Age at interview: 46
Diagnosis: Medically-induced early menopause (following a risk-reducing bilateral oophorectomy)
Age at diagnosis: 41
Background: Theresa works full-time as a research manager, and lives in a metropolitan city with her partner. She is from a Northern European background.
About Theresa: A family history of cancer prompted Theresa to have genetic testing at age 41. After learning she carried the BRCA1 gene mutation, she had her ovaries removed, and later a double mastectomy. Surgical menopause led Theresa to experience hot flushes, interrupted sleep and low libido, though taking Hormone Replacement Therapy (HRT) has alleviated these symptoms. Theresa feels she is through ‘the worst of’ the experience, although her bone density and heart health are ongoing concerns.
More about Theresa: When Theresa was in her early 40s, she decided to have genetic testing after her sister was diagnosed with breast cancer, given there was a history of breast and ovarian cancer within their family. It was found that Theresa carried the BRCA1 gene mutation, which puts carriers at increased risk of breast and ovarian cancers. On advice from her doctors, she decided to undergo a risk-reducing oophorectomy, and later to have a double mastectomy.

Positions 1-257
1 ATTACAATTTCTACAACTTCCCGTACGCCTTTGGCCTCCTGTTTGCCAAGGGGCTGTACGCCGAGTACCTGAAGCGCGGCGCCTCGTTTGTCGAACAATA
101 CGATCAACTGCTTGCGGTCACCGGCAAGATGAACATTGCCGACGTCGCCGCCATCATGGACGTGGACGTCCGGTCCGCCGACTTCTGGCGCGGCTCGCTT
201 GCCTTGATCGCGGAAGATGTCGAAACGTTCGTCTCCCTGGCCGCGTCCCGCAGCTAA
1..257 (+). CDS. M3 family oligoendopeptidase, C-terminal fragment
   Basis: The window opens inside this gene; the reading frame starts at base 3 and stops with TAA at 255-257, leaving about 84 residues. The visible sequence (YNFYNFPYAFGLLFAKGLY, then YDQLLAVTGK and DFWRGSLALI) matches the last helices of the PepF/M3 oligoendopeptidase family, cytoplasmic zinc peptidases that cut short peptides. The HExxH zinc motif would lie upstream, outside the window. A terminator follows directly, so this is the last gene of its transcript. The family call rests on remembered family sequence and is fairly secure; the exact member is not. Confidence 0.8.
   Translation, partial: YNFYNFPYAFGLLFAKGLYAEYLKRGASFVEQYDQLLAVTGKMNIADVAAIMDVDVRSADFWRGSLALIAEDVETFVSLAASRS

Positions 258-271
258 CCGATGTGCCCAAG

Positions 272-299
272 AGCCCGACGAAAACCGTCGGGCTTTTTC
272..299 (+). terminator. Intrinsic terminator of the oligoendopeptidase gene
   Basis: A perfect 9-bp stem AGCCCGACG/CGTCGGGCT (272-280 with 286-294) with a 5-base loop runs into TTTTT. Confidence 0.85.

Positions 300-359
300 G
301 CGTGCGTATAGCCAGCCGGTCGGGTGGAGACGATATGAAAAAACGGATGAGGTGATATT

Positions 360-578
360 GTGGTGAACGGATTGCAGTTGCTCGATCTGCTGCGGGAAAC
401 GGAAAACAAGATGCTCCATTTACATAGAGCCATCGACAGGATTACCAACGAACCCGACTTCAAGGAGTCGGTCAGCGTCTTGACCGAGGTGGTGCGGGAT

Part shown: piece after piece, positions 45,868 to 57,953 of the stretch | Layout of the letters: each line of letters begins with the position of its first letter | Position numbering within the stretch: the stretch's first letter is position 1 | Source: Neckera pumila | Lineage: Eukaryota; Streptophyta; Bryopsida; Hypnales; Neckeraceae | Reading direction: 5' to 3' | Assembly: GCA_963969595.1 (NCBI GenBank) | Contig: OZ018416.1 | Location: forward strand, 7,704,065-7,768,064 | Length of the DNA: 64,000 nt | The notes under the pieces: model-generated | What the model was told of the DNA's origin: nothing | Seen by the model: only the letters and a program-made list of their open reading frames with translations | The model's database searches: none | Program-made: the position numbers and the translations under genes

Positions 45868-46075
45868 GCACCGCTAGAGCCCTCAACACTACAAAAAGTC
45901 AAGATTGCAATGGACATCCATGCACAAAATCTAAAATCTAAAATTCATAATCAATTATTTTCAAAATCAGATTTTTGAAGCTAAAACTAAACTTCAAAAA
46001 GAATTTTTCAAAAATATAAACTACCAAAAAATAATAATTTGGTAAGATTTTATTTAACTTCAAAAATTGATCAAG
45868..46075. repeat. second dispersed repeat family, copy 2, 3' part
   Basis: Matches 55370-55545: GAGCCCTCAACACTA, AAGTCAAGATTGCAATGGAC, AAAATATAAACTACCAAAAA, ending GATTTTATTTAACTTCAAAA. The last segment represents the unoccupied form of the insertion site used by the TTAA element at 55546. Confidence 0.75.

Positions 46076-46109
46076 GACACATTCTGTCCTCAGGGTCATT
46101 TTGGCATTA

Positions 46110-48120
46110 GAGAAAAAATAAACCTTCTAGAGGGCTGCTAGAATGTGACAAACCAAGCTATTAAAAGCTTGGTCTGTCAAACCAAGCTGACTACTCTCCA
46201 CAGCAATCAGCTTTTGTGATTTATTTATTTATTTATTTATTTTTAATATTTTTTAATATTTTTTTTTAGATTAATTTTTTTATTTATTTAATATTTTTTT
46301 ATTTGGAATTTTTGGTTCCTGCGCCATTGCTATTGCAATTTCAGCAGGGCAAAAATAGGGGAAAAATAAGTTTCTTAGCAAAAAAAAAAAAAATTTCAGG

Theresa found the oophorectomy to be ‘pretty straightforward and easy to recover from,’ and was soon able to resume her daily activities, such as working, shopping, and walking her dog. However, while she described feeling ‘lucky’ that she did not have any surgery-related complications or infections, she admitted she had underestimated the impacts of ‘instant’ surgical menopause. Initially, Theresa wanted to ‘just be strong’ and get through the experience without taking medication. However, a couple of years later, she decided that she ‘didn’t need to suffer’ and decided to take Hormone Replacement Therapy (HRT).
Theresa experienced a range of menopausal symptoms, some of which persisted for longer than others. For example, while ‘annoying,’ hot flushes seemed to ‘wane pretty quickly’; poor sleep quality, on the other hand, became a longer-standing issue impacting her energy levels during the day. Decreased libido was another symptom that did not seem to improve over time, and together with concerns about her bone density and cholesterol levels, motivated Theresa to begin taking HRT. She described ‘feeling better ever since.’
For information about surgical menopause, Theresa relied ‘heavily’ on her doctors and specialists. For advice and support on day-to-day management of menopausal symptoms, she also visited websites and online support forums, and talked with people going through similar experiences. Theresa described her experience with the public healthcare system as positive, and spoke appreciatively about a menopause specialist who asked targeted questions about her symptoms to better understand her experience.
Theresa described having a ‘very good support system’ including her partner, close friends, and supportive work colleagues. She felt this support helped her avoid any major identity or self-esteem issues as a result of early menopause, though felt that her age, maturity may have also played a role in preserving her sense of self. The fact that she did not want to have children also helped. Although her bone and heart health remain ‘ongoing concerns,’ overall Theresa feels that she has ‘made it through’ the worst of the experience, and is now ‘doing fine.’